The Guru-Free Guide to Nada Yoga: Sound Current Meditation for the Rest of Us, by Bennett Z. Kobb
Bennett Z. Kobb, B00SSSZ49I, 36 pp., 2015
If you already have an active meditative practice in place and are looking to branch out, The Guru-Free Guide to Nada Yoga: Sound Current Meditation for the Rest of Us is a great resource.
What is nada yoga, or in common language, sound current meditation? Bennett Z. Kobb says, “The Sound Current has been called a signal from the Cosmos, the sound of silence, the Word, and the Audible Life Stream. It certainly seems to come from a distant power source, linked in some mysterious way to the energetic core of being.” In short, nada yoga is the act of learning to listen to those inner sounds. It’s just as simple as it sounds, but it has profound implications.
Nada yoga divides sounds into two categories: ahata, or external music, and anahata, or internal music. Anahata is also the name for the heart chakra, which is said to receive the inner music. The perception of anahata, which is frequently heard as a ringing in the ears, similar to tinnitus, is a common side effect of rising kundalini, or the onset of enlightenment. Continue reading
The Heart of Buddhist Meditation: The Buddha’s Way of Mindfulness, by Nyanaponika Thera
Weiser Books, 9781578635580, 257 pp., 1954, 2014
This book is issued in the deep conviction that the systematic cultivation of Right Mindfulness, as taught by the Buddha in his Discourse on Satipatthana, still provides the most simple and direct, the most thorough and effective, method for training and developing the mind for its daily tasks and problems as well as for its highest aim: mind’s own unshakable deliverance from Greed, Hatred and Delusion.
The Heart of Buddhist Meditation is a classic of Western Buddhism from the ’50s, which Weiser has just republished on its 50th anniversary. It’s one of the first serious books on Vipassana meditation written for a Western audience. “This is the book that started it all — the book that, with great clarity and ardour, introduced Vipassana and mindfulness to the West.,” says Jon Kabat-Zinn, author of Mindfulness for Beginners. Continue reading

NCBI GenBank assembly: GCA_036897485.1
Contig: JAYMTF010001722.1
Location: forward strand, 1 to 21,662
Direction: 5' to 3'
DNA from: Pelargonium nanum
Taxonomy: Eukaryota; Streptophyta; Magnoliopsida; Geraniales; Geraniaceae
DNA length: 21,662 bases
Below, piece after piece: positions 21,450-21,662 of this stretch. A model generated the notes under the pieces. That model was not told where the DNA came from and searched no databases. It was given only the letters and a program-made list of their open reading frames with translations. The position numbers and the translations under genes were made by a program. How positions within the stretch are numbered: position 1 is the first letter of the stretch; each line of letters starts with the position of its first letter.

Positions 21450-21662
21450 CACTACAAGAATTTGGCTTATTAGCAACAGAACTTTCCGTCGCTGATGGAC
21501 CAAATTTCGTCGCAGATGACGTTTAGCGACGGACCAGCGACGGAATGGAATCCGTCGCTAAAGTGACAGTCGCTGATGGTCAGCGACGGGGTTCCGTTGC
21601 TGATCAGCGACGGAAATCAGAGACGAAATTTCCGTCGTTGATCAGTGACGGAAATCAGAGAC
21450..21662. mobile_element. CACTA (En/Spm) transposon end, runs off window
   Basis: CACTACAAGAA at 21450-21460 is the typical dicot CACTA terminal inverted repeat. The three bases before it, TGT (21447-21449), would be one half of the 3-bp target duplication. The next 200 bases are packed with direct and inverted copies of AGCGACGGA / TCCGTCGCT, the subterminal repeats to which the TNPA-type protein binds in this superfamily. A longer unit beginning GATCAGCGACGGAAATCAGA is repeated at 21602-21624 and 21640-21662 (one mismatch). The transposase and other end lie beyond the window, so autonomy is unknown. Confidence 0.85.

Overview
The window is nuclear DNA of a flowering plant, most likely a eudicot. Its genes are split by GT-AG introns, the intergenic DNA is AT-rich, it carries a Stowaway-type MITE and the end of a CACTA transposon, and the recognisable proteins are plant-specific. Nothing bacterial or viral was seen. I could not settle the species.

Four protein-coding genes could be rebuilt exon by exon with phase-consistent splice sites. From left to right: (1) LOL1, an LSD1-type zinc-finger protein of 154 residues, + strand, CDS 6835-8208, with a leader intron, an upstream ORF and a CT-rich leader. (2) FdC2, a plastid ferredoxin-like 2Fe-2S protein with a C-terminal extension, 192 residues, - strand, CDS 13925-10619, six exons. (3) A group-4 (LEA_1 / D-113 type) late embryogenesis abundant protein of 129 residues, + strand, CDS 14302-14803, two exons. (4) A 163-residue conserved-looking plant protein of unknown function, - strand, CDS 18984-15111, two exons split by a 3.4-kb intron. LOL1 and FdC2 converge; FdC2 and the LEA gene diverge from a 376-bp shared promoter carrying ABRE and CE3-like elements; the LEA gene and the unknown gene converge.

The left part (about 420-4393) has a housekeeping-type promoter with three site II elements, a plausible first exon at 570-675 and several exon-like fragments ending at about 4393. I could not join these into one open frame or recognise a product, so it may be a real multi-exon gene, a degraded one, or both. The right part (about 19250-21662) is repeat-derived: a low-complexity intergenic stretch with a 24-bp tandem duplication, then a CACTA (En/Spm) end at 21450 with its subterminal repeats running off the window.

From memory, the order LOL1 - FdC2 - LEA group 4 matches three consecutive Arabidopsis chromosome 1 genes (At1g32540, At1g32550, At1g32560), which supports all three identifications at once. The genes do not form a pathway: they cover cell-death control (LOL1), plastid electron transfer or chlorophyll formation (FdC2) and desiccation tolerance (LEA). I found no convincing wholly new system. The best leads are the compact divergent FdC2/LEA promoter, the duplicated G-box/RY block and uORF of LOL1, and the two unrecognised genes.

Technology is supposed to improve our lives by making things easier and more convenient, and save us time, freeing us to do more meaningful things. Yet I have not seen a lot of in-depth analysis of the ways technological advances have impacted the occult student.
It’s been suggested that binaural beats can act as a shortcut to years of disciplined meditation and yogic techniques, and while I derive massive benefits from a formal sitting meditation practice, I have found that it is not always the most suitable for preparing you for real life. Your mind may be a still clear pond when perched upon a zafu in a temple setting, but that serenity can fly right out the window the first time you get stressed out at work, or get in a fight with your significant other. Continue reading
Chaos magick is all grown up, and if there are punk zen monks, there are also chaote monastics.
Are you a bad witch? Bad Witches is a new blog and it’s off to a strong start, with posts on hacking the tarot, and what Jove’s up to on Thor’s day and how you can make harness that money magick goodness. (Or is that badness?)
Mindfulness meditation centred around Baphomet? Count me in.
Check out Sable Aradia’s great two part (so far) series on sex magick, “A Sticky Subject: Teaching Sex Magick: Part I” and “Part II“. Important reading. Continue reading
This question also came in via our newsletter, where we ask, what’s the one thing you’re struggling with in your practice?
If I have to list one thing that I was struggling with, I would probably have to list discipline (or focus). Life is hectic and there is tremendous amount of info coming down the pike to sort through every day.
This is something I can definitely relate to — I’m sure most of us can! Life gets busy, whether with school, work, kids, personal projects or all of the above — it can be difficult to carve out time to practice.
But it’s simple really, all you have to do is, you know, do it.
Easy peasy, right? You get excited, pumped, start getting really into it. You do all the things. You’re great! Centred, perfect, at the top of the world!
Until…you slip. And feel crappy because you feel like you can’t cut it, and beat yourself up over it. Which leads to avoidance. Which leads to more failure.
Aleister Crowley said that 90% of Thelema is self-discipline, and that applies to magical practice too. Here are a few things to think about to help you maintain momentum: